I was the kid in school who couldn't do a single pull-up as part of the Presidential Fitness Test. I'd just kind of hang there like a limp noodle until my grip gave out. Even five years ago, I couldn't do a pull-up if my life depended on it.
But over the past few years, I've been slowly chipping away at 'em. Four years ago, I started working on negatives and assisted chin-ups. Three years ago, I worked my way up to ten strict pull-ups. Two years ago, I managed to (sort of) hang with Tony Horton's crazy pull-up routines. And last year, I figured out how to kip properly, and started practicing weighted dead-hang pull-ups. I was beginning to feel pretty good about my pull-up skills.
And then I learned about the Bartendaz.
These guys have elevated pull-ups to an art form.
According to the official Bartendaz website, the group's founder, Hassan Yasin, was "practicing his own unique fitness drills at a park in Harlem" ten years ago when a group formed around him, fascinated by his showy b-boy-influenced bodyweight resistance moves and gymnastics skills.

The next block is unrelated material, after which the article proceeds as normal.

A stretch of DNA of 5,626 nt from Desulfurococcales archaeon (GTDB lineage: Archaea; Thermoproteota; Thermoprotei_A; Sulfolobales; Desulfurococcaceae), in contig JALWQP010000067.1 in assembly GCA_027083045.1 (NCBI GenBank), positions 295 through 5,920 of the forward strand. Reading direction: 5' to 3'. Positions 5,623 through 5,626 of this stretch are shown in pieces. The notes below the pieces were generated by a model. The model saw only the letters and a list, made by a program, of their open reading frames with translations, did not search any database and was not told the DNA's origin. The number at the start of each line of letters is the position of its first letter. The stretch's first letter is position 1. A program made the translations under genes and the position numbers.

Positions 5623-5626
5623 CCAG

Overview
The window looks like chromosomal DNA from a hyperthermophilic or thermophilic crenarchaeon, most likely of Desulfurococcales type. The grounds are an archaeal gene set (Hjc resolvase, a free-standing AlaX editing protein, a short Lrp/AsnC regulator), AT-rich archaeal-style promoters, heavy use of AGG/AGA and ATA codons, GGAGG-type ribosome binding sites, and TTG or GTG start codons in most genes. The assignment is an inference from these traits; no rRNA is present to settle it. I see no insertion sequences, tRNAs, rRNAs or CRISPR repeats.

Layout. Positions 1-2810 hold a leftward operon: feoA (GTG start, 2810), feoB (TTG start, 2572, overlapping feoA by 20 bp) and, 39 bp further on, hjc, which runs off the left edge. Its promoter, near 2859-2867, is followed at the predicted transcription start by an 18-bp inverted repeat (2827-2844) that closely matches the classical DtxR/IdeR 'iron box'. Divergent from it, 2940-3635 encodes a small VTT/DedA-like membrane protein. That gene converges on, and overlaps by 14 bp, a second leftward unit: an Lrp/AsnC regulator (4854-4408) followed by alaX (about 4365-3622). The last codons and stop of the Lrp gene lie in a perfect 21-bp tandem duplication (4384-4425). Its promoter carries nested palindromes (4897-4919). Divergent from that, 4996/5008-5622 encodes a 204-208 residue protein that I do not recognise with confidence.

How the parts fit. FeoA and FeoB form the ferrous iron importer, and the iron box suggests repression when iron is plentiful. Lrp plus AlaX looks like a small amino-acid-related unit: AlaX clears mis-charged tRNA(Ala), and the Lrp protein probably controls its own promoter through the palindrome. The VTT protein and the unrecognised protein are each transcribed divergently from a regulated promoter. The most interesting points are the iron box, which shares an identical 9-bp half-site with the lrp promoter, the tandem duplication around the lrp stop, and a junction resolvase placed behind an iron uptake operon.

Within a few weeks, the number of followers was in the dozens. And within 5 years, the Bartendaz method was being instructed in over 40 New York City Public Schools. The most remarkable result of the program was not the increase in muscular strength and capacity but the dramatic turnaround in the lives of the students. In finding gratification and peer validation in fitness, many of the students chose to veer away from vice and delinquency and reshape their lives.
With its hip-hop and street influences, the Bartendaz program is incredibly appealing for those of us middle-aged squares who still harbor fever dreams of breakdancing. But it's especially so for urban youth.
Dozens of New York City schools have adopted Bartendaz moves into their physical education programs through grass-roots networking, Yasin said. He believes the exercises resonate among students who have been otherwise tough to reach.
The Brooklyn Academy High School for at-risk students incorporated the program into its curriculum to motivate students to become more involved in physical education, said principal Elaine Lindsey. But the kids love it so much, she said, that it became "a tool to motivate the students to actually come to school."
Given the sorry state of physical education funding in U.S. public schools, I'm all for anything that'll get kids excited about exercise and fitness (both in and out of school). Plus, these guys are mind-blowingly good.
I'm not saying that the Bartendaz would've inspired me to practice pull-ups when I was in fourth grade -- I was probably too busy nerding out to Go-Bots at the time -- but they're definitely motivating me to keep working on my pull-up skills today.